Hiatus Kaiyote: On birds, improvisation and identity

Olivia Fletcher 24 November 2015

It’s been a busy and exciting, if not a little heavy, year for Hiatus Kaiyote who released their second album, ‘Choose Your Weapon’, in May whilst touring their home country Australia. The band have been on the road for a while (touring through America and before that, Europe); Simon Marvin, the man behind the synths, tells us they’ve pretty much been non-stop since March. Yet, despite the suddenly freezing November air enveloping the Cambridge Junction, the band seem anything but sullen – their performance is flawless, authentic; and their farewell, though laden with a strong sense of somatic relief, flirts with the possibility that they could go on playing forever. 

Unfortunately though, time elapses and, as the person next to me softly grieves, “we’ll have to go back to a world where she’s not singing”, it hits me too. Nai Palm’s voice is unbelievable. During sound check she jokes around with an octave changing effect and insists that it should be used in the chorus of ‘Swamp Thing’, their ode to Michael Jackson’s thriller. Though, as the sound guy obviously decided, Nai’s voice needs no buffer or effects: it suffices on its own, reminiscent of and as familiar as a birdsong, laced with undertones of RnB and Hip-Hop, amongst other resonances.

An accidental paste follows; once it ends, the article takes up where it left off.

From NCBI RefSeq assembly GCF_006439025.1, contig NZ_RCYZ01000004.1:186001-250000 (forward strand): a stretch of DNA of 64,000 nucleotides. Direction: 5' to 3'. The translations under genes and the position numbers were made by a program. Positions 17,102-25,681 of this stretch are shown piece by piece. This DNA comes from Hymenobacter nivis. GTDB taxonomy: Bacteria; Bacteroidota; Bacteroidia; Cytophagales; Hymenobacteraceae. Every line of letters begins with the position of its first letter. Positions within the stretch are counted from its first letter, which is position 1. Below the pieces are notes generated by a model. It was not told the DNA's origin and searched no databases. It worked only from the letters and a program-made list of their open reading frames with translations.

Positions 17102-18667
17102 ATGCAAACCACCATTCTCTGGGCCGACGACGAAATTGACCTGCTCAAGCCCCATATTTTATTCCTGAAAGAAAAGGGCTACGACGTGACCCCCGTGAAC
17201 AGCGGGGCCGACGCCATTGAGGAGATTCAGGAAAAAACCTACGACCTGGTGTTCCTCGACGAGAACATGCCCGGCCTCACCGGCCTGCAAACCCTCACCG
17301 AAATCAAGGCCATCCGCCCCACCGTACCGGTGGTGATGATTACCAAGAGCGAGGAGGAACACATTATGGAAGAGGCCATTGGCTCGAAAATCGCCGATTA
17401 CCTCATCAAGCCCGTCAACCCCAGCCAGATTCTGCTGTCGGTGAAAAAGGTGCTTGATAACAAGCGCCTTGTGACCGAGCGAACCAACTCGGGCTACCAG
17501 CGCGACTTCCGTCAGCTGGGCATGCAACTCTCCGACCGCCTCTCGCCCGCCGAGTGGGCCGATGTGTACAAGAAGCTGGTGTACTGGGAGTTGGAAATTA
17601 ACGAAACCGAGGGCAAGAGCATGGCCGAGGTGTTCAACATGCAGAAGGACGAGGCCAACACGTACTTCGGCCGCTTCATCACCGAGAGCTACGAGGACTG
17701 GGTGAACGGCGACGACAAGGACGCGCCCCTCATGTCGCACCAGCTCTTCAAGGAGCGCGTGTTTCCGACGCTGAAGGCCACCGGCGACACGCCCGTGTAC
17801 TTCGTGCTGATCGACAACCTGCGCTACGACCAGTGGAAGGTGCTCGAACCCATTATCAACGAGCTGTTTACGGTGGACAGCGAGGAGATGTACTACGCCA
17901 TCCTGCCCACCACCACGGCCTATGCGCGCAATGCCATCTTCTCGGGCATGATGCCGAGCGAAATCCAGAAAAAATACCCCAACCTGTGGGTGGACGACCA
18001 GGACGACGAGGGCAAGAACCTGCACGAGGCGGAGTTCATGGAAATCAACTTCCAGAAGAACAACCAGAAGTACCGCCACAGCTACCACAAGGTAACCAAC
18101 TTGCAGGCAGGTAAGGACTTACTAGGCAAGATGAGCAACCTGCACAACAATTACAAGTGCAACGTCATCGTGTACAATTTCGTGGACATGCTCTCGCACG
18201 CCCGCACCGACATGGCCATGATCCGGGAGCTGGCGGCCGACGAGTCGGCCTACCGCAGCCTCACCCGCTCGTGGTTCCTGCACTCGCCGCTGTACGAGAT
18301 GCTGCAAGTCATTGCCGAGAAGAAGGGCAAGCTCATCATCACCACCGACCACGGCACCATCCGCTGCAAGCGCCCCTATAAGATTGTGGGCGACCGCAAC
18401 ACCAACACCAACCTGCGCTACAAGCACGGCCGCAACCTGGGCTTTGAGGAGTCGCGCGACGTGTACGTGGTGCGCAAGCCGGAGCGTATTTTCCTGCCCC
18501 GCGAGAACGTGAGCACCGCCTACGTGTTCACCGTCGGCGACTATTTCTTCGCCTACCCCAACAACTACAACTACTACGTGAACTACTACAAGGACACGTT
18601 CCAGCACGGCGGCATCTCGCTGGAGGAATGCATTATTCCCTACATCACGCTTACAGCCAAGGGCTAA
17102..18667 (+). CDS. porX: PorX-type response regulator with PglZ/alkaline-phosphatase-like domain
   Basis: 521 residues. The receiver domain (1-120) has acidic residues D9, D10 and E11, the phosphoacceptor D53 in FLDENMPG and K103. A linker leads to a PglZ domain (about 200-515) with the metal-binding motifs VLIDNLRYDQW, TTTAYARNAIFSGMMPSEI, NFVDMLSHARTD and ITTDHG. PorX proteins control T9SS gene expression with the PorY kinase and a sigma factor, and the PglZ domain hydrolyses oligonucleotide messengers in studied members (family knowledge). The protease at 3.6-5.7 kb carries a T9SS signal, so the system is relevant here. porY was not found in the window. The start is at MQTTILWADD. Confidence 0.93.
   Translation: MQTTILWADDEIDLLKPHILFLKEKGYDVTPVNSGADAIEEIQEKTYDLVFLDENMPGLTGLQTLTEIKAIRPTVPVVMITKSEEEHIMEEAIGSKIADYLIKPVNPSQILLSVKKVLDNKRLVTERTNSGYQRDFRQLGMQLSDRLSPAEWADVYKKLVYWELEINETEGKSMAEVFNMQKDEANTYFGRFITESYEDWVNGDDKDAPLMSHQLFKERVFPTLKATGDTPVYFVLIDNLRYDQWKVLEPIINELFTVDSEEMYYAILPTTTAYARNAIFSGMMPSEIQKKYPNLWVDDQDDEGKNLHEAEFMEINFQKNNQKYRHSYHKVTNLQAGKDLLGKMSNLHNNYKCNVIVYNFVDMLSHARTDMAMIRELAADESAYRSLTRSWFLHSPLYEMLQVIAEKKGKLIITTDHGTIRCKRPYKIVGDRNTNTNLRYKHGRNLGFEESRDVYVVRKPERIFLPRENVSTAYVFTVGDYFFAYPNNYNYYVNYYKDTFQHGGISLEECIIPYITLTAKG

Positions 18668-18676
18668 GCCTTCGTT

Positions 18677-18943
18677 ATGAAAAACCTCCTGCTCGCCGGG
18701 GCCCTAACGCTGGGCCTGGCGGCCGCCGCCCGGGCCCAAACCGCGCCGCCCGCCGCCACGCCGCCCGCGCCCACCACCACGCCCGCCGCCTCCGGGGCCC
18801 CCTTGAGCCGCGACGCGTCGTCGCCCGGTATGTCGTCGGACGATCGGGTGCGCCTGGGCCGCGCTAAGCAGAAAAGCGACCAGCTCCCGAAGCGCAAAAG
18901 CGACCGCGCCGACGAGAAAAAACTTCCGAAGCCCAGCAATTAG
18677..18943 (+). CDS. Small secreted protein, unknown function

The band, formed in 2011, is often questioned about their influences since their sound is notably eclectic and difficult to pin-point. We talk about how their music is simultaneously complex yet effortlessly listenable. Their first album samples the opera Lakmé; their second features a collaboration with Q-Tip; yet their sound always remains distinct, unadulterated and recognizable. Marvin plays with the idea that this is down to their Australian roots: ‘we haven’t got any cultural identity as such, and that opens the door so much for us’.

Above: Simon Marvin, synths, ‘if it appeals to us in a way that makes the hairs tingle on your arm, then its something that you want to develop and work on, and if its flat and it doesn’t then you don’t.’ (Image Credit: Hannah Machover)

Their music is often defined by the genre ‘future-soul’, but this approximation doesn’t quite fit, nor does it satisfy a description of what can be heard on their record, or come anywhere close to what happens onstage. As a band that formed through an extended jam-session, their music is a free-flowing rag-bag of different tastes and various skill-sets. Marvin says this is something often commented on after live shows: ‘That’s something a lot of people connect with […] It’s more about it being a live thing, as opposed to just a revision of the record.’ As Nai and bassist Paul Bender nod along to each other during ‘Mobius Streak’, I understand what he means: it’s as though the entire song has been spontaneously composed, the members feeding off each other with certain riffs or diversions and responding with enthusiasm to anything remarkable, as Marvin’s solos often are.